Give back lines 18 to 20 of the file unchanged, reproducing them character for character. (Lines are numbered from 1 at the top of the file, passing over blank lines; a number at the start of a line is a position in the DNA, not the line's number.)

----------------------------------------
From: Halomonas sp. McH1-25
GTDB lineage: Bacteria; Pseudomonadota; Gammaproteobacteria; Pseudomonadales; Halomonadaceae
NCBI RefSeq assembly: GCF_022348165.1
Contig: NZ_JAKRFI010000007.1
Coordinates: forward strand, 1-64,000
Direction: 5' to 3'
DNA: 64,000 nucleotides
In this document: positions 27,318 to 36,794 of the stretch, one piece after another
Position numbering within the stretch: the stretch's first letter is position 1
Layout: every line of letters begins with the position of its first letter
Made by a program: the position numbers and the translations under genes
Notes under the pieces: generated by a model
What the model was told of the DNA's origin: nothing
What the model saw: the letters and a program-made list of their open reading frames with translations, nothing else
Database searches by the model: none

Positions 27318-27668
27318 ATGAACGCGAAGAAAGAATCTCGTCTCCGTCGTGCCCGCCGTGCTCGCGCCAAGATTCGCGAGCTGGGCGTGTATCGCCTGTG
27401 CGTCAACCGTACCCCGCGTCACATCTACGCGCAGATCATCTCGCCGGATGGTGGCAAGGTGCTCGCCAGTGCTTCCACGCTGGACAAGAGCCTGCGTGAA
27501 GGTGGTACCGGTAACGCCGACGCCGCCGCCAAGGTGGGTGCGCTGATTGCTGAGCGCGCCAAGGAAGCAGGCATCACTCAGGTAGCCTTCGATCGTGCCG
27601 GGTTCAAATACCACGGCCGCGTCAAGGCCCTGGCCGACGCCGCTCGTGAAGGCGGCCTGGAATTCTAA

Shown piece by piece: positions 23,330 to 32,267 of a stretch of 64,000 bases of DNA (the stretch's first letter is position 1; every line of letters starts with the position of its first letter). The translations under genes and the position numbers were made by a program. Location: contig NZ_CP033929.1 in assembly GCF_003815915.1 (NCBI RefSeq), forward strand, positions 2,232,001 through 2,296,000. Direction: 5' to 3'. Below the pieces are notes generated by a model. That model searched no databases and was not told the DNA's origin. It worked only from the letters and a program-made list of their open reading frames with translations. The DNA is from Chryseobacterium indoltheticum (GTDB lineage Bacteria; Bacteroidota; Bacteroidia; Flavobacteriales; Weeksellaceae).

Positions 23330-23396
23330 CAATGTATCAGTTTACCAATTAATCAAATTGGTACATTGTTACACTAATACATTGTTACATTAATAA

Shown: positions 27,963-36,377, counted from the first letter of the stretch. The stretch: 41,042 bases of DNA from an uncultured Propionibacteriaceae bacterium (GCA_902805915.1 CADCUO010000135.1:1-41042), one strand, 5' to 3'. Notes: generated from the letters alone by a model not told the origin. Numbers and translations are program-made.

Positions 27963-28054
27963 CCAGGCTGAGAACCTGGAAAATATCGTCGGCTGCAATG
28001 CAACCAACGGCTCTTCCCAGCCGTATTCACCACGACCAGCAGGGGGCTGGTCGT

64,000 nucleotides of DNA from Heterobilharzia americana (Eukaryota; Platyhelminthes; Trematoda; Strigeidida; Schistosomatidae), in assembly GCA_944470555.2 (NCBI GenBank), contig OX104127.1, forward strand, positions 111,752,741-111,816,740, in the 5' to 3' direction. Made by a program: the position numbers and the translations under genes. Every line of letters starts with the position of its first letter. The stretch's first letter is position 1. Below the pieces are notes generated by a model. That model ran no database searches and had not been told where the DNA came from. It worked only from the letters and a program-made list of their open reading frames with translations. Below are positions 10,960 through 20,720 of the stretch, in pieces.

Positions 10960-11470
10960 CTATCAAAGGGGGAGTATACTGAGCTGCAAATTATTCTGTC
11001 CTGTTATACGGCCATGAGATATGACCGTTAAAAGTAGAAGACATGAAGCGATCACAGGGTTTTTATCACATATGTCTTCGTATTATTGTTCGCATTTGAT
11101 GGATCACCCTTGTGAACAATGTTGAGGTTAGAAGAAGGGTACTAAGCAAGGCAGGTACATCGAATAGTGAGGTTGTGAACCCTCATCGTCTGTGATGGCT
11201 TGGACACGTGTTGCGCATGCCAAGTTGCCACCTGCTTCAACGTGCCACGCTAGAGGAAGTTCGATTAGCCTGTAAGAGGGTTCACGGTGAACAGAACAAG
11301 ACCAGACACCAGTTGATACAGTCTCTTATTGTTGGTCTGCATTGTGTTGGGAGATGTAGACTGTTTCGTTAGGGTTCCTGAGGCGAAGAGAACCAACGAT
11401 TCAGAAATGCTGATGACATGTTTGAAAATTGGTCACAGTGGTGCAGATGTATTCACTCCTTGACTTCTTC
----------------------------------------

27401 CGTCAACCGTACCCCGCGTCACATCTACGCGCAGATCATCTCGCCGGATGGTGGCAAGGTGCTCGCCAGTGCTTCCACGCTGGACAAGAGCCTGCGTGAA
27501 GGTGGTACCGGTAACGCCGACGCCGCCGCCAAGGTGGGTGCGCTGATTGCTGAGCGCGCCAAGGAAGCAGGCATCACTCAGGTAGCCTTCGATCGTGCCG
27601 GGTTCAAATACCACGGCCGCGTCAAGGCCCTGGCCGACGCCGCTCGTGAAGGCGGCCTGGAATTCTAA